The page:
Last Ten Books That Gave Me a Book Hangover

Last Ten Books That Gave Me a Book Hangover — Kimia Wood

Image credit: InfinityPublishing

Today’s theme for Top Ten Tuesday (hosted by That Artsy Reader Girl) is “The Last Ten Books That Gave Me a Book Hangover” (submitted by Deanna @ A Novel Glimpse).

Fortunately, I’ve been recording the books I read for the last couple of years…so here are the books I loved recently and recommend to everyone!

1—The Benedict Option

Rod Dreher

Everyone should read this book. Right now.

It’s about living as a Christian in a world that’s hostile to Christ, and the very fact that the author’s background is different than mine (Catholic-inspired Orthodox) challenged my preconceived notions and made me think more deeply about how I can live intentionally for Christ in my everyday life.

Yeah, read it!


2—Good News for a Change

Matt MikalatosLast Ten Books That Gave Me a Book Hangover — Kimia Wood

If you only read one book on evangelism – ever – read this one! I’ve read it twice now, and the down-to-earth advice and practical perspective both challenge me and comfort me that it doesn’t have to be this hard.

Everybody likes good news, right? And Jesus is the best news of all! Just…translating that for other people can be a bit difficult.

Amazon — Barnes & Noble — the Book Depository — KoboIndieBound

3—Ice Station Zebra

Alistair MacLean

This book starts out kinda slow…but it sure picks up!

If you aren’t yet afraid of the North Pole, this book will fix that…and also make you afraid of submarines and all the different ways both of these things can kill you.

An unreliable narrator, a conspiracy mystery, and a glorious climax all join in to make this a fantastic story!


4—The Guns of Navarone

Alistair MacLean

When I finally read this, I said, “Why have I been putting this off?!”

Alistair MacLean delivers action, tension, and fun every single time…and this gripping story of a specialist team on a high-stakes secret mission in World War II is no exception! (It’s also a little gut-wrenching!)


5—Vessels of Honor

Virginia MyersLast Ten Books That Gave Me a Book Hangover — Kimia Wood

Writing spiritual themes into fiction is so very hard.

It’s easier if the entire story is centered around “what does it mean to live the Christian life?”

Vessels of Honor is the best example I’ve ever seen of Christians living in a fallen world and struggling through as best they can. The members of this church are broken, sinful, hurting…adulterers, idol worshippers, liars. And yet that’s all of us…and God calls us to extend His grace to all of them, whether or not they will accept it.

AmazonBarnes & NobleAbeBooksKobo

6—A Sidekick’s Tale

Elisabeth Grace FoleyLast Ten Books That Gave Me a Book Hangover — Kimia Wood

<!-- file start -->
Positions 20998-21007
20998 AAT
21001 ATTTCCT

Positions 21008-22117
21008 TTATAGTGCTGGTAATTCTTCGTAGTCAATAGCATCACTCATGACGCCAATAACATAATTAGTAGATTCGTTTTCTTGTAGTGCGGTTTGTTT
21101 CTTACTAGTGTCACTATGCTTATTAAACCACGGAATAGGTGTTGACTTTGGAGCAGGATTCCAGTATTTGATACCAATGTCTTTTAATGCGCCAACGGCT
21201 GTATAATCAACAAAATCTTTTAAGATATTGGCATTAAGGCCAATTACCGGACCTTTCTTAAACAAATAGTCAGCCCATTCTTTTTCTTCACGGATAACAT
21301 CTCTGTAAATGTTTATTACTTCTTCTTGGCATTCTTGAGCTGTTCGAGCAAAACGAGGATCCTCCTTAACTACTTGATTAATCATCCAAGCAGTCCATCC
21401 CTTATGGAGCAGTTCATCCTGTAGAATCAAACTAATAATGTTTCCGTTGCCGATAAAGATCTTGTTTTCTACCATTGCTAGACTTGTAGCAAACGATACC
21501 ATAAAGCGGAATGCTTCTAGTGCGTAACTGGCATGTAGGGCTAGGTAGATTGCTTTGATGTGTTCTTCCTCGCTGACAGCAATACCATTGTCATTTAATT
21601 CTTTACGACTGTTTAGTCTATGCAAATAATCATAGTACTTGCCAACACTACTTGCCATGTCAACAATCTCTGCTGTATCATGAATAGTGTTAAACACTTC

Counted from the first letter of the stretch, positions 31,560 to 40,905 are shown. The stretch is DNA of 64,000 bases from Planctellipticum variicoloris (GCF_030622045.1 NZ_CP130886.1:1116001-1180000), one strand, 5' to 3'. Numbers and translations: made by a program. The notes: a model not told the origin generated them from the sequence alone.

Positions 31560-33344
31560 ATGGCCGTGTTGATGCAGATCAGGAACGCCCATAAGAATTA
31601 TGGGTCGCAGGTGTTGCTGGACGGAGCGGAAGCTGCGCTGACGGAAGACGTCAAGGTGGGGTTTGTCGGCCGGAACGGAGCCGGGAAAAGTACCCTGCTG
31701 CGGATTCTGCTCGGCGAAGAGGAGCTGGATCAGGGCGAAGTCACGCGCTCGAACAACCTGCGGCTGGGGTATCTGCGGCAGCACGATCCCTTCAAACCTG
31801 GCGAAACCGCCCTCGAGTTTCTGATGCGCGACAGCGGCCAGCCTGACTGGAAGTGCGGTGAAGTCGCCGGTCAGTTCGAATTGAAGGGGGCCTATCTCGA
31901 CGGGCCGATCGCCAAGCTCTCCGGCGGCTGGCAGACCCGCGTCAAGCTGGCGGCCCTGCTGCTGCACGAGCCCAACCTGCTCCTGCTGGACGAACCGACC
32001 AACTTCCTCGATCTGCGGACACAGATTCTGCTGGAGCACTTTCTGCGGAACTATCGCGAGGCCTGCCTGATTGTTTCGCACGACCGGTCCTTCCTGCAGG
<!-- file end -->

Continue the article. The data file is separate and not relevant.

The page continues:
Moving to the lighter side, this short story is for anyone even remotely interested in Westerns, great sidekicks, family feuds, slapstick, lightweight romance, and wry humor.

Amazon — Barnes & Noble — Kobo — the Book Depository

7—The Screwtape Letters

C.S. Lewis

C.S. Lewis’ classic about the elder devil coaching his tempter-in-training nephew is so much more meaningful once you’ve experienced the other side – the Christian walk – first-hand…the struggling, the painful growth, the periods of bland coasting, etc.

Lewis’ portrayal of blind, self-consuming evil is also spot on…which is why That Hideous Strength is still my favorite novel of all time.


Sir Walter ScottLast Ten Books That Gave Me a Book Hangover — Kimia Wood

This is a classic. Therefore slow and boring, right?

Only the beginning! Once the stage is properly set, we launch right into the pithy dialogue between the different fascinating characters…and explore through their actions the classist, racist, superstitious, and foreign mindsets of these 12th century Brits.

Plus there are fight scenes and lots of derring-do! Try it out.

9—The Hand of Oberon (Chronicles of Amber)

Roger ZelaznyLast Ten Books That Gave Me a Book Hangover — Kimia Wood

This is part of the Chronicles of Amber (which everyone should read BTW) and I gobbled it up because it’s part murder mystery. (Also features a royal family of like 14 princes and princesses, all split into factions and maybe possibly going to kill each other!)

10—The Book of Were-Wolves

Sabin Baring-Gould

This was a fascinating examination of around-the-world myths surrounding the were-wolf, and their historical context (and basis).

It’s also a horrifying exploration of human evil.

Project Gutenberg (free ebooks—check copyright laws in your own country) — Amazon (free ebook) — Amazon (paperback) — Barnes&Noble (paperback) — Kobo — Book Depository

Honorable Mention: Nomad of the Emirates

E.B. Dawson
Last Ten Books That Gave Me a Book Hangover — Kimia Wood

Finally: an alien story written from a third-culture kid’s perspective.

I kept mentioning this story to my dad, since he’s a missionary kid with a home that no longer exists…and it’s so hard to get Americans to understand the world from a broader frame of reference.

If you want to experience some of that broader frame of reference, try this book.

AmazonBarnes&NobleKobo — the Book Depository — IndieBound

Honorable Mention: The Body in the Library

Agatha Christie

Agatha Christie is dependable for a good mystery “buzz.” This is one where I was so sure I had solved it…and then the twist hit me and I said, “That’s so clever how did I not see that!”


Last Ten Books That Gave Me a Book Hangover — Kimia WoodKimia Wood lives somewhere in the American Midwest with her family…including the brother people mistake for her boyfriend.

She’s currently bracing for the collapse of society by knitting, baking, writing, hobby-farming, and reading as much Twitter as possible before the web goes dark.

Subscribe to the mailing list for a FREE e-copy of her post-apocalyptic adventure novella Solider! You’ll also receive occasional updates on her latest reading and writing adventures.

Top Ten Book Quotes

Meaningful quotes can be hard to define, since they so often depend on the context.

But this week’s Top Ten Tuesday post is all about “Inspirational/Thought-Provoking Book Quotes,” so I’ve done my best to compile my favorites:

1Top Ten Book Quotes — Kimia Wood

“Why do they send these people here? Making themselves miserable and taking up the place of people who would enjoy Oxford? We haven’t got room for women who aren’t and never will be scholars…”

“I know,” said the Dean, impatiently. “But schoolmistresses and parents are such jugginses.…”